Nokia led the overall phone market during the fourth quarter and all of 2011. Apple leaped ahead of LG for third place, while No. 2 Samsung was on Nokia's heels.
the smartphone market
during the fourth quarter of 2011, but add in feature
phones, and it's Nokia that, despite falling shares, is still the global
leader, according to market research firm IDC.
Nokia shipped 113.5 million
units during the quarter, down from 123.7 million during the same quarter a
year ago, IDC analysts said in a Feb. 1 report. No. 2 Samsung shipped 97.6
million during the quarter, up from 80.7 a year ago, and third-place Apple also
grew aggressively-from 16.2 million to 37 million during the quarter, pushing
ahead of LG Electronics, which fell from 30.6 million units in the fourth
quarter of 2010 to 17.7 million last quarter.
Fifth place went to ZTE,
which inched from 15.7 million to 17.1 million units.
Overall, the market grew 6.1
percent year-over-year, moving a total of 427.4 million units during the
quarter, up from 2010's 402.8 million. It was better growth than analysts
anticipated, though still below the 9.3 percent growth logged a year earlier.
"The introduction of
high-growth products, such as the iPhone 4S, which shipped in the fourth
quarter, bolstered smartphone growth," IDC Senior Research Analyst Kevin
Restivo said in a statement. "Yet overall market growth fell to its lowest
point since 3Q09 when the global economic recession was in full bloom."
Feature phone shipments
continue to fall-though they also continue to dominate, comprising the majority
of all mobile phone shipments from four of the five market leaders, reported
To meet the challenge of
maintaining market share, said IDC Senior Research Analyst Ramon Llamas,
"feature phones are becoming more like smartphones, incorporating mobile
Internet and third-party applications. While this may not stem the smartphone
tide, it should slow down the rate at which smartphones are selected over
Nokia offered an example of
the latter, introducing the smartphone-like Asha feature phone last year
alongside its Lumia smartphone line.
"Nokia has been quick
to adjust its retail experience, customer engagement and hardware bug
fixes," reports IDC. "At the same time, the increased focus on the
Lumia, combined with changing market conditions in key markets, has prompted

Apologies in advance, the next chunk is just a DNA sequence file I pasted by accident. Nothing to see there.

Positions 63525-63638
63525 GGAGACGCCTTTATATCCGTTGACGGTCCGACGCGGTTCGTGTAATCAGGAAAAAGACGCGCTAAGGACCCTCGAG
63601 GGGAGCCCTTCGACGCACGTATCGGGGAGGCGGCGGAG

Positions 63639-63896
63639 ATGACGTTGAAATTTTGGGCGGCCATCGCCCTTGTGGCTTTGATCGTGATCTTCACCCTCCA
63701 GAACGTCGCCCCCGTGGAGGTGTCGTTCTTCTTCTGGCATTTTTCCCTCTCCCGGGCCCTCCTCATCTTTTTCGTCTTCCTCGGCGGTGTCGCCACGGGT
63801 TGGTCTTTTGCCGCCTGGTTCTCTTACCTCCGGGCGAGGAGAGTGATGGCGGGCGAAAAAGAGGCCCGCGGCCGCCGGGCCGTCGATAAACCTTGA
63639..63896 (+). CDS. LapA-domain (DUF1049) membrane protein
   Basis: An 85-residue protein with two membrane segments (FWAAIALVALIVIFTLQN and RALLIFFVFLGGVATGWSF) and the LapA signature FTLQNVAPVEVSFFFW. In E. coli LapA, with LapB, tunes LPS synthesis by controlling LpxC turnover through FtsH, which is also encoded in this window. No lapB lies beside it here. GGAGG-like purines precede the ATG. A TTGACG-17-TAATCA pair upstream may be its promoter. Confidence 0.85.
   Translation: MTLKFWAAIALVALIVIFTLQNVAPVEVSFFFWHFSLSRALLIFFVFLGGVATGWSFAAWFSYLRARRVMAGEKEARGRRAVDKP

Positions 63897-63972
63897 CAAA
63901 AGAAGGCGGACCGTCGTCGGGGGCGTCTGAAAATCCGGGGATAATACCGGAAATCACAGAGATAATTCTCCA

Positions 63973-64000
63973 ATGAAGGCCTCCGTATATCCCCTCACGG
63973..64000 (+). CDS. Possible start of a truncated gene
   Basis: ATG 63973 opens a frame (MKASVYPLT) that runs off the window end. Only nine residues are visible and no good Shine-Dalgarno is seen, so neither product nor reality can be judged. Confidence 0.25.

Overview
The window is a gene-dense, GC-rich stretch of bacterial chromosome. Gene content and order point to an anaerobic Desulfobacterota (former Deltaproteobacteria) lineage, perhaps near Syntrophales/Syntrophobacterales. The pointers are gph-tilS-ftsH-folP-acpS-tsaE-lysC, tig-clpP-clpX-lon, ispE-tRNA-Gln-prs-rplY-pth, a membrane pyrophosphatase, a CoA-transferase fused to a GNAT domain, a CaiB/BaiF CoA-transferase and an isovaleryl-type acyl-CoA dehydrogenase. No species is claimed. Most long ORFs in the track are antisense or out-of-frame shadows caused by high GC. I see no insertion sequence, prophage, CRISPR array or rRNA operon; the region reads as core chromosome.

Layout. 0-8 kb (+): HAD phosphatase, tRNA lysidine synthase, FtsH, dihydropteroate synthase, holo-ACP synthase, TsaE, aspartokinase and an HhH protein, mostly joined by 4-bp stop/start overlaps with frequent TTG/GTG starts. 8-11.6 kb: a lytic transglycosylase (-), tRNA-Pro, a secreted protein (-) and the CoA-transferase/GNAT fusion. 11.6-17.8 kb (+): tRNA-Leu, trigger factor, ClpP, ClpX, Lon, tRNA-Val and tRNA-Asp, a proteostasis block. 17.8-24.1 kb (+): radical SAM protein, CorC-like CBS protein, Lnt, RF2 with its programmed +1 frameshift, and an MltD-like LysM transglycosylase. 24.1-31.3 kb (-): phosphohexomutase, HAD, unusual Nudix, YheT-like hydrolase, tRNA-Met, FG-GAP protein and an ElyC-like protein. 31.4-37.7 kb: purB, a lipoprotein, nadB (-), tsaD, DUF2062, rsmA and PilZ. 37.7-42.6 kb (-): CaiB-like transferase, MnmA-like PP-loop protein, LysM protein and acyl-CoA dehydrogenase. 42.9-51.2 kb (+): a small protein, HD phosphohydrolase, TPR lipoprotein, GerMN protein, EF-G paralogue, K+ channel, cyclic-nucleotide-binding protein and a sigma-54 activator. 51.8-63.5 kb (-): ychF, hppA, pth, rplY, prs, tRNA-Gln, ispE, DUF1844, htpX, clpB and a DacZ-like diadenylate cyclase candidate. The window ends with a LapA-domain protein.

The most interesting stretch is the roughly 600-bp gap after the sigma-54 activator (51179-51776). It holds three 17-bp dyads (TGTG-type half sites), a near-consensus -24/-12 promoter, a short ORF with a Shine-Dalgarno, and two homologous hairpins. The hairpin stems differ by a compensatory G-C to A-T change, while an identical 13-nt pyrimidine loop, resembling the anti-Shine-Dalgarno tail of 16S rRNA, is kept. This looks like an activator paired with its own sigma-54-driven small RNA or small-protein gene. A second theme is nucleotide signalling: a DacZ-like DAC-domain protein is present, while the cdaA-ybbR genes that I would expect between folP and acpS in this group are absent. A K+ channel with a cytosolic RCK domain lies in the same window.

Nokia to change its strategy on Symbian smartphones. Fewer Symbian devices will
be sold in 2012. Still, Nokia's broad distribution around the world and
manufacturing capabilities make it a serious contender to maintain its
Samsung, the new burr in
Apple's side, finished the year with record sales, passing the 90 million unit
mark for the first time in a quarter and the 300 million mark for the first
time in a year. It finished at 329.4 million units, to Nokia's 417.1 million
and Apple's 93.2 million.
It's tempting to think Apple
needs a feature phone, but Samsung's growth, said IDC, was led by several
high-end devices and mass-market models-namely the Galaxy S II, the Galaxy
Note, the Galaxy Nexus, the Galaxy Ace and the Galaxy Y-as well as its new
Windows Phone smartphones, the Focus Flash and the Focus S. These devices,
along with its feature phones, pushed Samsung within 20 million units of market
leader Nokia for the quarter.
Apple also enjoyed
record-breaking sales during the quarter, lifting it from fifth place in the third
quarter to the No. 3 spot. This came, thanks to the iPhone 4S, which, now in 90
countries, has sold particularly well in the United States and Japan, said the
report, given carrier distribution and the extra sales days in the quarter.
LG device numbers declined
for the third consecutive quarter, though the 2011 fourth quarter did see it
return to profitability, and the company received a warm reception for its
Optimus Long-Term Evolution (LTE) smartphones. That was a particularly good
thing, given that falling shares are blamed on old feature phones and
"stalled smartphone volumes."
For the full year 2011, the
worldwide mobile phone market grew 11.1 percent, down from 2010's 18.7 percent.
Still, as smartphones continue to take market share from a nonetheless fighting
feature phone market, IDC expects "continued double-digit growth in the